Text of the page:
The Importance of Folic Acid

What is it?

Folic acid is the synthetic (man-made) form of folate, a naturally occurring B vitamin.

Why is it important?

Folic acid is essential for a wide range of bodily functions, which is why it’s important to include in your daily diet.

First and foremost, folic acid helps the body make healthy new red blood cells, which are responsible for carrying oxygen throughout the body. If not adequately produced, the lack of red blood cells can lead to anemia.

Folic acid is also crucial for early fetal development as it prevents serious birth defects. The vitamin helps ensure proper growth of the neural tube, which forms the brain and spine, largely decreasing the risk of developing anencephaly and spina bifida. The Centers for Disease Control and Prevention (CDC) recommends that all women get 400 micrograms (mcg) of folic acid each day.

Other conditions that can be prevented and treated from folic acid are folate deficiency, depression, stroke, declining memory and thinking, and high blood levels of homocysteine (an indicator of a vitamin deficiency).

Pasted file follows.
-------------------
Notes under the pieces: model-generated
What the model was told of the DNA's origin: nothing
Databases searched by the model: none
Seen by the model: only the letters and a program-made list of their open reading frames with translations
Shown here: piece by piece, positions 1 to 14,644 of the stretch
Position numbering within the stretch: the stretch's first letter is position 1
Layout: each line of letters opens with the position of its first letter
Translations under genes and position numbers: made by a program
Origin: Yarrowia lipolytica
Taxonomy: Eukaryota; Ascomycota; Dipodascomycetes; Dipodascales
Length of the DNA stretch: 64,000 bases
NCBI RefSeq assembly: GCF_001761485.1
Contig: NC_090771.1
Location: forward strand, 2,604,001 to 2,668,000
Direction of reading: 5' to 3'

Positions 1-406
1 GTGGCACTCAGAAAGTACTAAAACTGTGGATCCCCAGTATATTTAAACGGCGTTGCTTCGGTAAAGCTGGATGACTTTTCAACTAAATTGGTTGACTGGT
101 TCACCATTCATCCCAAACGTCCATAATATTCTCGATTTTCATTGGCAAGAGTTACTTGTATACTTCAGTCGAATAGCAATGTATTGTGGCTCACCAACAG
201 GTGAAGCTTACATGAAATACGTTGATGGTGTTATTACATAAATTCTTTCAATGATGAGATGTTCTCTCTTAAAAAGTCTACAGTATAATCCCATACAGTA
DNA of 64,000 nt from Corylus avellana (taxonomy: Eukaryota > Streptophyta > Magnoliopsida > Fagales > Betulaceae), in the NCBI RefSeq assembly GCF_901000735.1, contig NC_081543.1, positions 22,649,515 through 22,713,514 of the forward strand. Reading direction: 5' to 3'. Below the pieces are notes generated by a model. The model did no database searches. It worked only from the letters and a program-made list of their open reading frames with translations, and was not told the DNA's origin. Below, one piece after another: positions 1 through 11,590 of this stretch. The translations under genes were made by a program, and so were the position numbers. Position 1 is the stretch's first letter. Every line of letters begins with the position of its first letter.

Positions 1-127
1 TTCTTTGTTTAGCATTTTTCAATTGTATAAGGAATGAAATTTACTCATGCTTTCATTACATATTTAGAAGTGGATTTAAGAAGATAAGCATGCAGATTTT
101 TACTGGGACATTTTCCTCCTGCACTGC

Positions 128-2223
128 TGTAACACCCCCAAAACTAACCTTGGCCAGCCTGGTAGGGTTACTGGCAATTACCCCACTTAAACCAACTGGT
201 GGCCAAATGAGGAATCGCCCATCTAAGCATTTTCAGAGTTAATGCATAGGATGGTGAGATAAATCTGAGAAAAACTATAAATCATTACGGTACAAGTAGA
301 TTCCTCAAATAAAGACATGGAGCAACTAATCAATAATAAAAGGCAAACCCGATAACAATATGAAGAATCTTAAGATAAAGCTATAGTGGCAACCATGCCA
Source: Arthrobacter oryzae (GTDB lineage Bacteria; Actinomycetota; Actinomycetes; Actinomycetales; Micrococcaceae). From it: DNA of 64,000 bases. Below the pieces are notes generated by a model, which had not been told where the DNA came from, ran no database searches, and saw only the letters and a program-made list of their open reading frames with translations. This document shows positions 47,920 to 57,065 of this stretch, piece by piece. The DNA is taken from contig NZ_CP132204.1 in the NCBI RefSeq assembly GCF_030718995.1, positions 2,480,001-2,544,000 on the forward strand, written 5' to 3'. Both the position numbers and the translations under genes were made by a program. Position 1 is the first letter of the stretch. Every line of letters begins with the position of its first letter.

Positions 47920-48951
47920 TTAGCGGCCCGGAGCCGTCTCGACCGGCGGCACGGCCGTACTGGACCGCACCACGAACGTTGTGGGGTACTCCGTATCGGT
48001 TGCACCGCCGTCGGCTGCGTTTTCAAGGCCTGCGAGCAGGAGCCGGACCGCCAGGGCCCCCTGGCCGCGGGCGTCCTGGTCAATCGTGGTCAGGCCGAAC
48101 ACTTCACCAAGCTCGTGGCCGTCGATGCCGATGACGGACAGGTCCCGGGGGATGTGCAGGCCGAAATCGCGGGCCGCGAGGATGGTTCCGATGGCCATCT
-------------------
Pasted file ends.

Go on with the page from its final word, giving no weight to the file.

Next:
Where to get it?

Since 1998, the Food and Drug Administration (FDA) has required food manufacturers enrich and fortify flour with higher levels of folic acid than were originally present in an initiative to help combat nutrient deficiencies in the population. Additional nutrients restored through enrichment include iron, riboflavin, niacin, and thiamin. Folic acid is also available as a supplement and is commonly used in combination with other B vitamins.

Folic acid is ideal for food fortification (adding nutrients to food) because it is more stable than natural forms of folate. Folic acid can be found in the following fortified, or enriched, foods:

  • Cereals
  • Bread
  • Pasta
  • Flour
  • White rice
  • Cornmeal

Make sure your body is getting the folic acid it needs!